• +1. I would consider myself fluent in C++ and I look up function names and arguments daily. I am never going to memorize every member of std::string, for example. Dec 4, 2010 at 2:47

If you're in a position where you're changing languages regularly or working in 3 or 4 languages at the same time there's not a lot you can do about it. For a while I ended up working on projects that required constant switching and began to refer to myself as a "reference programmer," having to look stuff up much more than I would have preferred.

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    +1 Entirely agree. Coders that hop between languages at a rate of knots (I can have 10 languages or more on the go in a day spanning many projects) do end up having trouble remembering the obscure differences between similar languages, particularly in the standard library functions. This gets worse as you get older I have noticed.
    – Orbling
    Dec 3, 2010 at 14:22
  • This is my problem, we are moving through so many things at work I can't remember even the basics sometimes. Especially since I can usually just use context, someone wrote a for loop or function nearby, I just copy that syntax. I have been forcing myself to learn syntax lately though, just counting on practice to make me memorize it is not enough. I picked one language(Javascript) to grind the syntax into my brain with. It is helping a lot, especially with whiteboard interview practice.
    – Jemmeh
    Jun 25, 2018 at 15:40

I have been writing C++ for >15 years, but I still don't know some of its arcane syntactical corners by heart.
How do you explicitly instantiate a function template again? And what's the syntax to partially specialize a template that has a template-template argument? And don't get me started about declaring a function that returns a pointer to an array of pointers to functions which take arrays of pointers to...

I suspect there's at most one or two dozen people in this world (if there are any at all) who really know all of C++' syntax by heart. And these are probably all earning their money by writing C++ compiler frontends.


I'm curious about Googling "syntax" here.

My suspicion (and fear) is that we're not talking about what parameters a call takes (because most IDEs will prompt you there so you wouldn't Google them) but actual "how to do X" type things.

IDEs have made it unnecessary to memorise precise names and parameter lists in the way that used to be required and that's made many people a bit lazy about it but that's fine.

But something you need to Google? To me that's usually not syntax, that's just something you either don't really know or are only passingly familiar with.

Of course that's not to say it's wrong to have to Google stuff - languages can be pretty broad these days and few people know everything but I would say that if you claim to be competent with a language then Google should be the exception rather than the rule.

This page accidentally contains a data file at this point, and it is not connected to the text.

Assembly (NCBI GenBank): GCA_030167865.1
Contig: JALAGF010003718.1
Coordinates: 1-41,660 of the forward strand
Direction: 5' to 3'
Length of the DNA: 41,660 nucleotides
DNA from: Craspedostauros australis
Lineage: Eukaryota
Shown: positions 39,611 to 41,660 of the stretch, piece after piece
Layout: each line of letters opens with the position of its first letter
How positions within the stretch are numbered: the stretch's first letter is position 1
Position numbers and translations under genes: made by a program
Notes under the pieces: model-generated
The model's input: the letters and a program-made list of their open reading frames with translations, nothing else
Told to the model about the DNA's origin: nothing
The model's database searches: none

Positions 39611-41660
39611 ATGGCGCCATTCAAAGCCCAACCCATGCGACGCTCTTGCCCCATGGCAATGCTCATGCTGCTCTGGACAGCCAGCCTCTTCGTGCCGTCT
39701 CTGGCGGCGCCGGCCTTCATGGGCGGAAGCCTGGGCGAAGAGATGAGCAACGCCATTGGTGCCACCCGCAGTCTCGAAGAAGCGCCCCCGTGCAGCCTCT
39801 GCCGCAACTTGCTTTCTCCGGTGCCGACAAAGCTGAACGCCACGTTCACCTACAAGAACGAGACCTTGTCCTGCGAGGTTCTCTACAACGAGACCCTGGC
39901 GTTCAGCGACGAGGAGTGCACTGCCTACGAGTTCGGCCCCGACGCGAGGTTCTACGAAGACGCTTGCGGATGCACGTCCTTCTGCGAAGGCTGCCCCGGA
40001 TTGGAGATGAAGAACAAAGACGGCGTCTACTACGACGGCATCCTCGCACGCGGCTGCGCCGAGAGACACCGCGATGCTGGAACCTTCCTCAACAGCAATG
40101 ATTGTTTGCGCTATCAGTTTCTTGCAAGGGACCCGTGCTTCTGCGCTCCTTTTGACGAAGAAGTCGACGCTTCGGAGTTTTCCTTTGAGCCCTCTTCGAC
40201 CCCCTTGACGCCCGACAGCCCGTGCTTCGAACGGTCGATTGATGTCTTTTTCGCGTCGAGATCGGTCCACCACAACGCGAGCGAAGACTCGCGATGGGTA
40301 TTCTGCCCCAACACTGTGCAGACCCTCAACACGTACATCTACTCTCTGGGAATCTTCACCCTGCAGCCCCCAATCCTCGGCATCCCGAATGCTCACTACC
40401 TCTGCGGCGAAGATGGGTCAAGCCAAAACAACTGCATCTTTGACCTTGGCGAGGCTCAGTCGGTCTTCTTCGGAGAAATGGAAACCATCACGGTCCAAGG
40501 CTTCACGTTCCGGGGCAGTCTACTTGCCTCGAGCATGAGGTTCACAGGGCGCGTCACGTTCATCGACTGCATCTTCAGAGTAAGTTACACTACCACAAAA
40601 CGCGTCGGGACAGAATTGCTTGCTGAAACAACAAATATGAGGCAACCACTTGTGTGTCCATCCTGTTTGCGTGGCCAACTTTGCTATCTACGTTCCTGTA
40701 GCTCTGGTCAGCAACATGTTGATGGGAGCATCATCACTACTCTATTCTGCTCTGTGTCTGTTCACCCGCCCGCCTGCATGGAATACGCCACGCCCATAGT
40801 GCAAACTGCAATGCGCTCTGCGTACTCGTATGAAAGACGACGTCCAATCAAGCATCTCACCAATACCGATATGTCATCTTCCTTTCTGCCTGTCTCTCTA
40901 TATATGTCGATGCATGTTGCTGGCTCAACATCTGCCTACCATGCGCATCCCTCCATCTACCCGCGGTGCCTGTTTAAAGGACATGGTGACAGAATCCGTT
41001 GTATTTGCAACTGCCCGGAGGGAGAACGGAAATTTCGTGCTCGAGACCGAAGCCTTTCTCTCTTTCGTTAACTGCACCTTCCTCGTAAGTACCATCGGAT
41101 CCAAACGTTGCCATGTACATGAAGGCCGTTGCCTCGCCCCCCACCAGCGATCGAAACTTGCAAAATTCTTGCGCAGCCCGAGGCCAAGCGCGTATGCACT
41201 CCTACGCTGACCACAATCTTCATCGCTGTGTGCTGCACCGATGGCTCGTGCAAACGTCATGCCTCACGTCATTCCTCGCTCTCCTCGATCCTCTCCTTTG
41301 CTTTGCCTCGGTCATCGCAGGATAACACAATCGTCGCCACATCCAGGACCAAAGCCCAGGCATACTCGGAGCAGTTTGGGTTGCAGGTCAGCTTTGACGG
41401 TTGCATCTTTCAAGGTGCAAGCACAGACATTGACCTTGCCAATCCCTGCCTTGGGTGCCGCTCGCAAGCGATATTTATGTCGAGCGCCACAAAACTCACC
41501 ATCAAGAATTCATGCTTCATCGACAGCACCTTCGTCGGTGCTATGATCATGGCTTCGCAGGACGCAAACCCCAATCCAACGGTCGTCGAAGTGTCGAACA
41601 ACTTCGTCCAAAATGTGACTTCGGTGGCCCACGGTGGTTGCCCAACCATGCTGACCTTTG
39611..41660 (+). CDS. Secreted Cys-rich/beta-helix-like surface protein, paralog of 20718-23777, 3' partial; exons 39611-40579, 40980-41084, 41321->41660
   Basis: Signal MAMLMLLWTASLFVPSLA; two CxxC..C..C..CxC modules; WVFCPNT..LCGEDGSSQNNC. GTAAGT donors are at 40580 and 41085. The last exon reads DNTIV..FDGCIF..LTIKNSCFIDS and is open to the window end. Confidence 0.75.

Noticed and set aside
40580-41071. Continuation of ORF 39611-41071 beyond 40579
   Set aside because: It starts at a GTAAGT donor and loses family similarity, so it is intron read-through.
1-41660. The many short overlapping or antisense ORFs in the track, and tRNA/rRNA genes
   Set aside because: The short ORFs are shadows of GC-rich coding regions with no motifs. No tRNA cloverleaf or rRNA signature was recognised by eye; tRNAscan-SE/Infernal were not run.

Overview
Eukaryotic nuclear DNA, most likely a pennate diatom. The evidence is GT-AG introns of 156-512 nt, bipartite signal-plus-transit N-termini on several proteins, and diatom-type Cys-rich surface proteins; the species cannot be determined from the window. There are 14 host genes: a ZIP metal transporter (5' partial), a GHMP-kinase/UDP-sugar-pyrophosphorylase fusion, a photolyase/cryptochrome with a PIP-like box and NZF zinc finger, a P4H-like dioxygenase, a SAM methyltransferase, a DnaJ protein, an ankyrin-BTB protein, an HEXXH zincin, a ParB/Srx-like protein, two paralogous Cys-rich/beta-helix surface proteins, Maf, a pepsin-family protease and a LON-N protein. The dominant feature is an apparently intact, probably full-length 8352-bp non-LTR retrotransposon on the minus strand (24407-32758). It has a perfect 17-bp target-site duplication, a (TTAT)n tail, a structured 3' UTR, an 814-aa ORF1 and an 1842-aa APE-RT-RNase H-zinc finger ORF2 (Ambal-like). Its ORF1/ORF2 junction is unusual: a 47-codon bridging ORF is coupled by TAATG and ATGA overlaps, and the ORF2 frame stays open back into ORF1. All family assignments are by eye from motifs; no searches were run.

For me unless you're doing something relatively unusual, or perhaps you're rusty with the language after a period of doing something different, if you claim to "know" a language, you shouldn't be Googling more than 10% of stuff at most, and that should be really quite specific stuff.

In reference to the idea that this is about having a good memory, it's not really. It's about the sort of instinctive feel you get for something you really (rather than superficially) know. I don't consider the fact I know how to cook a Melanzane Parmigiana without a recipe a sign that I have a good memory, it's a sign that I understand how to cook that dish - they're subtly different things.

Besides, ask yourself this, would you expect to go into a restaurant kitchen and find the chef constantly looking at a cookbook? Or to see the mechanic working on your car flicking through the Hayes manual for that model? If I saw either of those things I'd be pretty uneasy about how good that person was.

  • Comment for the down vote? Am genuinely interested in what the disagreement is. Dec 3, 2010 at 17:12
  • +1 -- Good call on syntax != api
    – Jeremy
    Dec 5, 2010 at 14:40

My opinion is No. Its not syntax which is important but your logic towards solving a problem or achieving a goal If you suppose to work on multiple languages its natural that sometime you dont remember the exact syntax.


Syntax is just the view on top of the language's underlying semantics because programming is all about using the underlying semantic bricks to build something. If you don't understand the fundamental concepts the language uses then it doesn't matter how good you are at memorizing syntax, your code will be a horrible mess. As someone once said, "Good programmers have an interpreter and a compiler in their head." Notice how there is no mention of syntax because that's not where the real work happens.